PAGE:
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Young people with autism and ADHD more likely to suffer from sleep deprivation, study reveals

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Children with autism or attention deficit hyperactivity disorder (ADHD) are more likely to suffer from sleep problems, a major study has revealed.

The research, published in medical journal Sleep Health, is among the first to explore how sleep-related problems can affect cognitive performance in young neurodivergent people.

To carry out the study, the authors used a sample of 735 children between the age of eight and 12. Of these, 323 children did not have any diagnosed condition, while 177 were diagnosed with autism spectrum disorder (ASD), and 235 were diagnosed with ADHD.

The participants’ parents were asked to undertake the Children’s Sleep Habits Questionnaire (CSHQ) – a standard measure of sleep among young people. Generally, a higher score indicates poorer sleep quality.

According to the paper, children with ASD or ADHD scored higher on almost all but one of the questions (sleep-disordered breathing), suggesting that neurodivergent children are more likely to suffer from sleep-related problems compared to the general age group.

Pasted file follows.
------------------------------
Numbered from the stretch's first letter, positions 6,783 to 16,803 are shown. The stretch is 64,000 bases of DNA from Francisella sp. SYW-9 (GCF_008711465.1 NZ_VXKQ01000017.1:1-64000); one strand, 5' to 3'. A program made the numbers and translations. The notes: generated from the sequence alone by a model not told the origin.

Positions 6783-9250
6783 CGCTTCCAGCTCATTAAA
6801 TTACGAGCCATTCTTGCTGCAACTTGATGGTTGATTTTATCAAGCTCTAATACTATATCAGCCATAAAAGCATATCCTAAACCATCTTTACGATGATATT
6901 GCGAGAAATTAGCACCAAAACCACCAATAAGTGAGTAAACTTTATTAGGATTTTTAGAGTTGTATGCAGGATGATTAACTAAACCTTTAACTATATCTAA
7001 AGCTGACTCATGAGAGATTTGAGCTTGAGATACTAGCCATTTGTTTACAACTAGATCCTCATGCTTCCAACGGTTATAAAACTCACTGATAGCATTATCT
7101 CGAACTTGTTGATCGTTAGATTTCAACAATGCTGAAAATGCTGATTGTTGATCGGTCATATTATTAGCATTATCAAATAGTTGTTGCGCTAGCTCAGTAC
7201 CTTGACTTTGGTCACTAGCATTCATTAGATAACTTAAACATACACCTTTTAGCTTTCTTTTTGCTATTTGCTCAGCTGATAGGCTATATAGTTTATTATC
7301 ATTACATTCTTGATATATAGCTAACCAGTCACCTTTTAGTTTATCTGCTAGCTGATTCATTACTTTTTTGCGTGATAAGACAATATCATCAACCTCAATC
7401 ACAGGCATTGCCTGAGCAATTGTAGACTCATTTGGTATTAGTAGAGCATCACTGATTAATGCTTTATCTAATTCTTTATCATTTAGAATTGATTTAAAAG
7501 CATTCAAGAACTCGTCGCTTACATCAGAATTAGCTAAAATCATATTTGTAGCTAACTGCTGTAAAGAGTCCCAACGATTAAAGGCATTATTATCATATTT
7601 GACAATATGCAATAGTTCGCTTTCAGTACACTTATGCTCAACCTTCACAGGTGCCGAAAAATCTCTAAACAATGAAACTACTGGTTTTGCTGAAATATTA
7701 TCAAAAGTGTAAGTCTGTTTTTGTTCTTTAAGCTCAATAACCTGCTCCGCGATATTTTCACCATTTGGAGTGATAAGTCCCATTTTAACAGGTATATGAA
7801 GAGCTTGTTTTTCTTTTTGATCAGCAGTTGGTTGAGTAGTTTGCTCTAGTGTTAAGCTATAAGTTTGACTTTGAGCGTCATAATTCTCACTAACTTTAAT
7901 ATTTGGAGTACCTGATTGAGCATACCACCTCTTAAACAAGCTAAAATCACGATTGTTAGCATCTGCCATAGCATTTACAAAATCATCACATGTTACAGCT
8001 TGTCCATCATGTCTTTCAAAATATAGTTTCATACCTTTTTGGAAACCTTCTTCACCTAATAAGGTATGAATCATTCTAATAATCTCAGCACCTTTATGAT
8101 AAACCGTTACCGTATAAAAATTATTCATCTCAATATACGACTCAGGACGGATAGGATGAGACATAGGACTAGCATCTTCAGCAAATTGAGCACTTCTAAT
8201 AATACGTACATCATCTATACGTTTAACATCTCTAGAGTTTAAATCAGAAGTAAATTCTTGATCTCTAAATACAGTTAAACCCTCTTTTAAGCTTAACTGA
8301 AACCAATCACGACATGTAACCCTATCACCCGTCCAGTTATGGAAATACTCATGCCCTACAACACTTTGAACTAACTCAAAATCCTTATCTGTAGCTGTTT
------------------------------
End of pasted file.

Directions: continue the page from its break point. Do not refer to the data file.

Sleep disturbances are known to significantly impact cognition and increase the risk of behavioural problems – a trait common among children with conditions such as ASD and ADHD.

Commenting on the findings, the researchers said targeting sleep problems among neurodivergent children may help mitigate the impact of sleep dysfunction on behaviour.

“We were able to demonstrate strong links between poor sleep and executive dysfunction in children with typical development, ASD, and ADHD, and demonstrate that co-occurring symptoms of anxiety, inattention, and hyperactivity or impulsivity appear to account for the associations between sleep and executive function among children with ASD,” they said.

According to the latest statistics, autism affects around one in every 100 people, meaning there are around 700,000 individuals on the autism spectrum in the UK.